Several foods were considered in the present study, including beans, soy beans, whole rice, beef, pork, potato, and cassava. The samples were obtained from the local market. With exception of beans, soy beans, and whole rice, the samples were cut in cubs of approximately 2 × 2 cm prior to cooking. Potato and cassava were previously peeled.
2.3. Pressure Cooking
A domestic aluminium pressure cooker of 4.5 litres (Clock, Panex LTDA, São Bernardo do Campo, SP, Brazil) was used in the experiments. After the addition of 400 g of the fresh sample (prepared as mentioned above) and 1.5 L of water at room temperature, the cooker was immediately closed and the cooking was performed during 20 min after the first release of steam from the pressure valve. The samples were cooked and reheated directly in the water in order to reproduce the domestic preparation of soups and stews.
Before opening, the pressure cooker was cooled under tap water for sufficient time to eliminate the pressure. Then, a portion of the cooked sample was collected as quickly as possible and properly stored until homogenization and analysis. The remained sample was subdivided in another two portions. The first one was kept in the pressure cooker and was cooked for additional 10 min without the lid. The second portion was stored under refrigeration during 24 hours and reheated in an open saucepan during 5 min after boiling. All samples were stored at 4°C for at least 4 hours before homogenization in order to avoid furan loss by volatilization.
2.4. Determination of Furan
The furan content was determined in the fresh, cooked, refrigerated, and reheated samples by using an in-house validated method based on gas chromatography coupled to mass spectrometry preceded by headspace solid phase microextraction (HS-SPME-GC/MS) according to Arisseto et al. . Briefly, a portion of 1 g of homogeneous sample was weighed in a chilled 40 mL screw-cap glass vial fitted with silicone-PTFE septum containing a 15 mm × 5 mm PTFE-coated stir bar. Aliquots of 125 μL of furan-d4 working standard solution 0.2 μg/mL and 875 μL of water were added and the vial was immediately closed. The SPME was carried out in a 75 μm carboxen-polydimethylsiloxane (CAR-PDMS) fiber (Supelco, Bellefonte, PA, USA) at 25°C during 30 min, under a constant magnetic agitation rate of 1200 rpm, approximately. All samples were analysed in duplicate.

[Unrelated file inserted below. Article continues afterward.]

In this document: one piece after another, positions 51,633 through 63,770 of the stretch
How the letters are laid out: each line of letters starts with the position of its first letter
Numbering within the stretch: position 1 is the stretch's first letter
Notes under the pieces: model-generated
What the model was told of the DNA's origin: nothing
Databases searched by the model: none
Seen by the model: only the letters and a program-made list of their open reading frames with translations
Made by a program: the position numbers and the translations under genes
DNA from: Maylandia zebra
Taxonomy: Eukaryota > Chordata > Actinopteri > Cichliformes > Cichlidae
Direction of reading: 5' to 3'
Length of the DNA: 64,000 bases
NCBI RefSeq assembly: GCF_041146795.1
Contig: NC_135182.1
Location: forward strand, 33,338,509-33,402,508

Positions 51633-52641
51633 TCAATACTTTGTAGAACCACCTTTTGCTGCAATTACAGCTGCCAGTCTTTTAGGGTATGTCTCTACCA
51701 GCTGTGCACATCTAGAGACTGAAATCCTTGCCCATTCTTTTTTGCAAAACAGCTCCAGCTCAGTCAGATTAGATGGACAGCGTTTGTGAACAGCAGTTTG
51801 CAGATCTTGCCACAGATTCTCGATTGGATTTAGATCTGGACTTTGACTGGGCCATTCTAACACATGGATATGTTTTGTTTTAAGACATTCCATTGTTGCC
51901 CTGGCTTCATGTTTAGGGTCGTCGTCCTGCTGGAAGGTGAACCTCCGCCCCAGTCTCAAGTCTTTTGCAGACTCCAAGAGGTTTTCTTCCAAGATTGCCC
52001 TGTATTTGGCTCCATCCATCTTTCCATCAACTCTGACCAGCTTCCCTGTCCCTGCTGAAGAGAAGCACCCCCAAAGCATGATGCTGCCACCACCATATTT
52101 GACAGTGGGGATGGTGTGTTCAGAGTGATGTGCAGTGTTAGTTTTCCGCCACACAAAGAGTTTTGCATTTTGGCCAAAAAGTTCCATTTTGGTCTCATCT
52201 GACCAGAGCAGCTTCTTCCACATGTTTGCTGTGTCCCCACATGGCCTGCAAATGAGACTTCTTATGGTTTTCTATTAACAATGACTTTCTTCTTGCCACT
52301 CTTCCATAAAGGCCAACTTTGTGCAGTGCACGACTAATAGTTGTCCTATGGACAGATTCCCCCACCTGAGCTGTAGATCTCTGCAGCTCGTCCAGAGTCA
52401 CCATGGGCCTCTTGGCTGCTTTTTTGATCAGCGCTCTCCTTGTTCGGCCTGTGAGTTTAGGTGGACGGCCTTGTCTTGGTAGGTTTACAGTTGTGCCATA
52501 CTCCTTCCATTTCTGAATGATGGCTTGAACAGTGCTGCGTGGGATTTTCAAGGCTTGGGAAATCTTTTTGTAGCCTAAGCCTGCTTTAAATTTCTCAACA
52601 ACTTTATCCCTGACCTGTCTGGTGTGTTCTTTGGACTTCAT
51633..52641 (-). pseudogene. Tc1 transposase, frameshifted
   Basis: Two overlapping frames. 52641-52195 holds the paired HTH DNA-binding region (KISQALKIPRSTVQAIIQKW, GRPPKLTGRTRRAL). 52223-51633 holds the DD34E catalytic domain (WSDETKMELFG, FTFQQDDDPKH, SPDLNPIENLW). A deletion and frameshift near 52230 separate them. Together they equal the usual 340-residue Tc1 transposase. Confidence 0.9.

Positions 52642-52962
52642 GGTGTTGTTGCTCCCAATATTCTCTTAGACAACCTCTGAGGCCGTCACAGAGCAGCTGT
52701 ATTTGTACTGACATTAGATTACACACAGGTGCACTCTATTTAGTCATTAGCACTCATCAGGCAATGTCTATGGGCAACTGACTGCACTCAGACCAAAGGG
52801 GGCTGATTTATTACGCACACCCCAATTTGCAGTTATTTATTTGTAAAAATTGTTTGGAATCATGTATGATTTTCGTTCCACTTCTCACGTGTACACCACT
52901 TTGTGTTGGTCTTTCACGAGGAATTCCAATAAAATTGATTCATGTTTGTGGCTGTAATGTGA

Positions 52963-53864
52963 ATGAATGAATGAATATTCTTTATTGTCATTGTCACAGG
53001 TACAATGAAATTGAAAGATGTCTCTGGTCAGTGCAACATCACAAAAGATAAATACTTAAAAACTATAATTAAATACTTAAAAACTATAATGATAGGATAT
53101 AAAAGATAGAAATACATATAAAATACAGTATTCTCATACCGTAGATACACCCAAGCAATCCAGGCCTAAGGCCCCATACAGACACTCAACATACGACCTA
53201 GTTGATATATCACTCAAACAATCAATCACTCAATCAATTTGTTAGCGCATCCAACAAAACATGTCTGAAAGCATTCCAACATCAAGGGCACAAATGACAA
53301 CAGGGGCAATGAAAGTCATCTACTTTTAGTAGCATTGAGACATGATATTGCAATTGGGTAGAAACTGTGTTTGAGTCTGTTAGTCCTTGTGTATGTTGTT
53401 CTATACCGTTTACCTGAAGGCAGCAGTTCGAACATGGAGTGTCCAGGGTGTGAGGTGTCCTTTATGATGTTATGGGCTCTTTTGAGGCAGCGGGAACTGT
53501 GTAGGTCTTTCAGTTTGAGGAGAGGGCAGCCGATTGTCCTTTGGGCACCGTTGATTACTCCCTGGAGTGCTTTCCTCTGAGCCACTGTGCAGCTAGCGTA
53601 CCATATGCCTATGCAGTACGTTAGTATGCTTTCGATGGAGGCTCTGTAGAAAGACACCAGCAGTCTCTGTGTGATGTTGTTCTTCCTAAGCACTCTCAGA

2.5. GC/MS Analysis
The analyses were performed on an HP 6890 gas chromatography equipped with an MSD 5973 mass spectrometer (Agilent Technologies, Palo Alto, CA, USA). Helium was used as the carrier gas at a constant flow rate of 0.7 mL/min. The Programmable Temperature Vaporizing (PTV) injector was operated in the splitless mode under the following temperature program: 40°C (held for 0.1 min), 700°C/min up to 230°C (held for 23 min). The split valve remained open for 0.7 min. The separation was performed on a 60 m × 0.25 mm, 0.25 μm HP-INNOWAX capillary column (Agilent Technologies) and the oven temperature program was 30°C (held for 0.1 min), 2°C/min up to 40°C (held for 3 min), and 12°C/min up to 200°C (held for 2 min). The mass spectrometer was operated in a positive electron impact ionization mode (+EI) with 70 eV of the electron energy. The quadrupole and the ionization source were maintained at 150 and 230°C, respectively. The selected ion monitoring (SIM) was used for the detection of furan and furan-d4, using m/z 68*/39/69 for furan and m/z 72*/42 for furan-d4 (*quantifier ions). A dwell time of 100 ms was used for all the ions.
2.6. Identification and Quantification
The relative retention time (RRT) and the presence of characteristic ions were considered for identification of furan in the samples. For confirmatory purposes, an acceptable deviation of ±0.5% for RRT, ±10% for ionic relative abundance considering m/z 39/68, and ±50% for ionic relative abundance considering m/z 69/68 were used by comparing the sample with a standard solution . The quantification of furan was carried out by extrapolation from a linear analytical curve, using the quantifier ions m/z 68 (furan) and m/z 72 (furan-d4, internal standard).
3. Results and Discussion
Although several studies have been published on furan levels in commercial products, few data is available for home-cooked foods. Fromberg et al.  evaluated the formation of furan during domestic cooking such as grilling, roasting, baking, frying, and cooking in saucepan and microwave. However, the presence of furan in home-cooked foods prepared in a pressure cooker has not been investigated so far.